I usually visit this blog when I'm on Scienceblogs (a great multi-science blog that is not ALL about science, but usually the people behind "science" as well). I have stumbled upon this post that is thought provoking and really quite lovely (in a its-about-time-that-horrible-disgusting-prez-Bush-is-on-his-way-out kind of way). It's from Greg Laden's blog, so read it here.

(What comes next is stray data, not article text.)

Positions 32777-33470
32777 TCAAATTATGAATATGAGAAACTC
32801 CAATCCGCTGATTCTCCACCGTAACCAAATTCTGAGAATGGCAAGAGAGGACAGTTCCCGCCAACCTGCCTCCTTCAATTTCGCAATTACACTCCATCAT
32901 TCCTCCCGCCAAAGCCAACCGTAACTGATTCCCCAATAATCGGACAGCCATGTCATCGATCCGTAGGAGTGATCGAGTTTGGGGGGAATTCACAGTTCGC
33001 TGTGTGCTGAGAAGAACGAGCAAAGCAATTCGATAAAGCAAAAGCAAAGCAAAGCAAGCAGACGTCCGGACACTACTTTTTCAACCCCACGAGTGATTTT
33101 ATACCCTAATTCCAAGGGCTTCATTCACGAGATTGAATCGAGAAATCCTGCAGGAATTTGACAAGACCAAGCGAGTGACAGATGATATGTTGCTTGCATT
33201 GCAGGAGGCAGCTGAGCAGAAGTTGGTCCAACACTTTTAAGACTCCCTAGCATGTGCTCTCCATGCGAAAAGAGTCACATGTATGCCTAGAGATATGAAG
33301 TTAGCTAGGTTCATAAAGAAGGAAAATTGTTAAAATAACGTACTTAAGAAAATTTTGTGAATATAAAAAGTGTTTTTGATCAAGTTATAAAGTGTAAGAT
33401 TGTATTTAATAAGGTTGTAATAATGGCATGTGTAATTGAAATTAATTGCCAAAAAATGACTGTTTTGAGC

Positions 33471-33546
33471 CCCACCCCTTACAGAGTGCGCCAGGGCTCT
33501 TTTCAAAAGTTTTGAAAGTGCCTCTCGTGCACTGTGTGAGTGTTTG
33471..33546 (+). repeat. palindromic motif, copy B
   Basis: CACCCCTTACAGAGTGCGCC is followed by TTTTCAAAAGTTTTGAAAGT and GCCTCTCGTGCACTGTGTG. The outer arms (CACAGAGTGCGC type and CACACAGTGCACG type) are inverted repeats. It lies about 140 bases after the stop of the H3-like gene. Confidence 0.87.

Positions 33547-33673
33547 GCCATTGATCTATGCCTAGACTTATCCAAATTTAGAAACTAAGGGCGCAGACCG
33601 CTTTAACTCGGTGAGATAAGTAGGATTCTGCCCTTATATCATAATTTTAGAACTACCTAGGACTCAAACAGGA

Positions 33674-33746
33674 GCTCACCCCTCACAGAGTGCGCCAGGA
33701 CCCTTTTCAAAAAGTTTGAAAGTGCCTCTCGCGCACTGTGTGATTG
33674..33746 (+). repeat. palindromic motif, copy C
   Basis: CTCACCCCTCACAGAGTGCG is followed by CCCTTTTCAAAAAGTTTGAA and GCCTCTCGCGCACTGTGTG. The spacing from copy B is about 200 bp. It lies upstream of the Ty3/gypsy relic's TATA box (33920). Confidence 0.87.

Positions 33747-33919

A Vancouver Canucks fan, an Edmonton Oilers fan, and a Calgary Flames fan were all in Saudi Arabia, sharing a smuggled crate of booze. All of a sudden Saudi police rushed in and arrested them. The mere possession of alcohol is a severe offence in Saudi Arabia. So, for the terrible crime of actually being caught consuming the booze, they were sentenced to death! However, after many months and with the help of very good lawyers, they were able to successfully appeal their sentence down to life imprisonment. By a stroke of luck, it was a Saudi national holiday the day their trial finished, and the extremely benevolent Sheik decided they could be released after receiving just 20 lashes each of the whip. As they were preparing for their punishment, the Sheik suddenly said, "It's my first wife's birthday today, and she has asked me to allow each of you one wish before your whipping." The Vancouver Canuck fan was first in line (he had drunk the least), so he thought about this for a while and then said, "Please tie a pillow to my back." This was done, but the pillow only lasted 10 lashes before the whip went through. The Vancouver Canuck fan had to be carried away bleeding and crying with pain when the punishment was done. The Edmonton Oilers Fan was next up (he almost finished a half-can), and after watching the scene, said, "All Right! Please fix two pillows on my back." But even two pillows could only take 15 lashes before the whip went through again, sending the Edmonton Oilers fan sobbing and crying like a baby! The Calgary Flames fan was the last one up (he had finished off the crate), but before he could say anything, the Sheik turned to him and said, "You support the greatest team in the world, your city has the best and most loyal hockey fans in the world. For this, you may have two wishes!" "Thank you, your most Royal highness," the grateful Flames fan replied. "In recognition of your kindness, my first wish is that you give me not 20, but 100 lashes." "Not only are you an honourable, handsome and powerful man, you are also very brave," the Sheik said with an admiring look on his face. "If 100 lashes is what you desire, then so be it. And your second wish? What is it to be?" the Sheik asked. "Tie that Oilers fan to my back!"